The “Noah” duo led a small group to see Pope Francis give his weekly radio address, after much consternation
Tweets are the new prayers, apparently.
Last month, Russell Crowe and Darren Aronofsky spent a weekend tweeting about their desire to have an audience with Pope Francis ahead of the release of “Noah,” their new, epic take on the bible story of Noah's Ark. For a short while, it looked as if that holy union was going to take place, but then things became muddled when a war of conflicting stories broke out in trade publications; one said il Papa had canceled, while one had Paramount — the studio behind “Noah” — denying that they were denied access to the leader of the Catholic Church.
On Wednesday morning, the clouds parted and the truth was revealed: Aronofsky, Crowe, producer Scott Franklin and Paramount VP Rob Moore were in attendance as the Pope gave his weekly address in St. Peter's Square. The Vatican quickly made sure to deny that there was any meet and greet, however, with a spokesperson telling the AP, “They could have been at the audience like anyone else” for the address; 80,000 people watched as Francis spoke.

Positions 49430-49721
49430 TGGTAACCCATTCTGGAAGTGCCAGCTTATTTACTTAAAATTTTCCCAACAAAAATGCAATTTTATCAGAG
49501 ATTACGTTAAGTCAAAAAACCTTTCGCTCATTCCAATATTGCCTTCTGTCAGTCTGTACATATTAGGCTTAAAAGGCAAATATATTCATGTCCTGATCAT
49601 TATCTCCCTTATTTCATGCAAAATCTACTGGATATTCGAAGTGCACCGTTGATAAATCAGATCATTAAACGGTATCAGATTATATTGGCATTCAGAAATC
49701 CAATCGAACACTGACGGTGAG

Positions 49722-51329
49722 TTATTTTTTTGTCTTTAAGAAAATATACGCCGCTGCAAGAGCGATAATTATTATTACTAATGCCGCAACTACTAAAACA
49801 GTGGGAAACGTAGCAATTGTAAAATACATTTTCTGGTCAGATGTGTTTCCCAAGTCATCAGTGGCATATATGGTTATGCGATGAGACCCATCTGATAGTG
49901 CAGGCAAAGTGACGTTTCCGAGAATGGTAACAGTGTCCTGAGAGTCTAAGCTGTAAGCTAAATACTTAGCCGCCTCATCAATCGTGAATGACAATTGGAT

Afterward, Aronofsky issued a statement praising Francis and tying his message to one of the film's main focuses: environmentalism.
“Pope Francis’ comments on stewardship and our responsibility to the natural world are inspirational and of the upmost importance,” he said. “When the opportunity to hear him speak in person on the anniversary of his first year in office I couldn't miss the chance to listen and learn.”
Crowe, for his part, issued a tweet:
Ciao Roma, my love for your eternal light just grows deeper. Thank you holy father @Pontifex for the blessing